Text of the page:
In a superstitious city, such an unnatural death could be seen as an omen. A bad one. In any case, if some heart- broken soul found his life too much to bear and jumped to oblivion, Domitian would be furious that a sad man with mental troubles had spoiled his day. He might even feel that having mental troubles was his own prerogative. Either way, he was unable to punish the victim, who had so selfishly   put himself out of reach by dying, but he would lash out. Somebody would cop it.

The first committee shunted the problem on to another. Every group connected with the Triumph looked for a way out, which they hoped someone else would process. Time passed, as usual in bureaucracy, but this difficult agenda item would not go away.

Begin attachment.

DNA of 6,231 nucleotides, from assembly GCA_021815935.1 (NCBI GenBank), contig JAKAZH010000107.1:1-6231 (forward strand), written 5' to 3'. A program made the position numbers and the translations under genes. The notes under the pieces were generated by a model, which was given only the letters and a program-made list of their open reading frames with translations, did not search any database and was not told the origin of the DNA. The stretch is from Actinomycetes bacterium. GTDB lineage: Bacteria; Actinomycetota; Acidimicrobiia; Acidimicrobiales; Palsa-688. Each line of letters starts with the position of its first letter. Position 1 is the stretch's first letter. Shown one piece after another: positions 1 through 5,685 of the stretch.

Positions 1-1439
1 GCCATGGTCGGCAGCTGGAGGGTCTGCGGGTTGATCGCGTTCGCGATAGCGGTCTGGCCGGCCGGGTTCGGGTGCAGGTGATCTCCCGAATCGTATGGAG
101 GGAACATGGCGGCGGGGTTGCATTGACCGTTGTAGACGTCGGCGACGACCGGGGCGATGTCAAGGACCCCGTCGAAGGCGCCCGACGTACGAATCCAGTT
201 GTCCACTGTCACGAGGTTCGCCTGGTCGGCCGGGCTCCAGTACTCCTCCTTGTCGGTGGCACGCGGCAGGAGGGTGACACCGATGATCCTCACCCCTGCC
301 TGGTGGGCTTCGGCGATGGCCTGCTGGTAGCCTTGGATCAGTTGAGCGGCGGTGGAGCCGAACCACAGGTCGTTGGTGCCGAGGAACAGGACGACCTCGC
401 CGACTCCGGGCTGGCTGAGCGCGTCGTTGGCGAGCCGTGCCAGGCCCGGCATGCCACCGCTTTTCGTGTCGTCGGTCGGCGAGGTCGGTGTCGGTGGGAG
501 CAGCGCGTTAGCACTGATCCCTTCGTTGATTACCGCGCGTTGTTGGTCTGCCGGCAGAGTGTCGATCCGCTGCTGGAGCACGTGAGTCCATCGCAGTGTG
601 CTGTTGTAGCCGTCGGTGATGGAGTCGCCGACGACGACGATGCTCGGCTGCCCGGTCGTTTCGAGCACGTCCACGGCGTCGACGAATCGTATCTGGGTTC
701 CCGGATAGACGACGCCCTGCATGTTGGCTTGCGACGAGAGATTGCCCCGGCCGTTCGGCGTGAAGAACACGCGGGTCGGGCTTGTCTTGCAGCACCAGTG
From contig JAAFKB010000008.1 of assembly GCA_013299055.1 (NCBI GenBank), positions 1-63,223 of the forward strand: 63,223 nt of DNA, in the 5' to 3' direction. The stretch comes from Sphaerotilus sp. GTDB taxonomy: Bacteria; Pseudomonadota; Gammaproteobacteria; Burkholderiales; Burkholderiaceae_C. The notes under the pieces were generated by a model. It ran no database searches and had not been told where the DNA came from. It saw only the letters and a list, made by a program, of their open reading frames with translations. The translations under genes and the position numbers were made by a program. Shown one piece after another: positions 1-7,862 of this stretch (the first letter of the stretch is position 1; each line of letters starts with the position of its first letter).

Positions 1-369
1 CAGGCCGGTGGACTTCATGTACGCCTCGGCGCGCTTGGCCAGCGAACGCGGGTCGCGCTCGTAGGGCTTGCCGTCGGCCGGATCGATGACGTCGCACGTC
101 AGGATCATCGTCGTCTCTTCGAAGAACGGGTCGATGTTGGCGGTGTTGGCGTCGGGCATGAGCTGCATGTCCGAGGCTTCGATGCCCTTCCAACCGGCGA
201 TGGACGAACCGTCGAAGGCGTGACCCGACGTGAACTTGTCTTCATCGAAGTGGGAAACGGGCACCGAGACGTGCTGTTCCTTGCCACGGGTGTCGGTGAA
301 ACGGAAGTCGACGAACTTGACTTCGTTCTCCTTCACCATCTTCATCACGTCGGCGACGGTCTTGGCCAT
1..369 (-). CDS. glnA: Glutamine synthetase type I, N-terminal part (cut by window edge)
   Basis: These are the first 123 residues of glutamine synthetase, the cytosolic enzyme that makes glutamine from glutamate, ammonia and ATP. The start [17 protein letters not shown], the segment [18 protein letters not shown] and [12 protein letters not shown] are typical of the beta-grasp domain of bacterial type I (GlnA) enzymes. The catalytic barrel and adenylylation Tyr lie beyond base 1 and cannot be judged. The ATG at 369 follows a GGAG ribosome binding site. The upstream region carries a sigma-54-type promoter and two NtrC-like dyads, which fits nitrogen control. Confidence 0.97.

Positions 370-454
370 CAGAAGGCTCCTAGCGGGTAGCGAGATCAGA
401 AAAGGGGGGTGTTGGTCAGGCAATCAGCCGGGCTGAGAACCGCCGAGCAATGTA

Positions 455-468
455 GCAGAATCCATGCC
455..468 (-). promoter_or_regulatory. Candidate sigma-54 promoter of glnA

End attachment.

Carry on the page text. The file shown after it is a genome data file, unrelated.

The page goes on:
The scene of crime, if it ever was a crime, was their big problem. The Tarpeian Rock is an execution place, starting in mythical history with a get-rich-quick wench called Tarpeia, who tried to betray Rome to a besieging army for    a reward. Instead, she was crushed under a heap of shields and thrown off the Arx, the citadel. At the heart of Rome, this outcrop of rock is somewhat prominent. Not only is it an important part of the Capitol but the Capitol is where      a triumph traditionally ends. Sacrifices to Jupiter and other rites occur up there, as the honoured general formally completes his task, hands back the symbols of his military power and sighs with relief that he can now go home for supper.

Nobody wanted Capitol Hill to be defiled. At the time, it was awash with workmen and temple assistants, preparing for what would be a very religious day. Jumping off the rock was the wrong kind of sacrifice.

Then things got worse. The dead man was identified.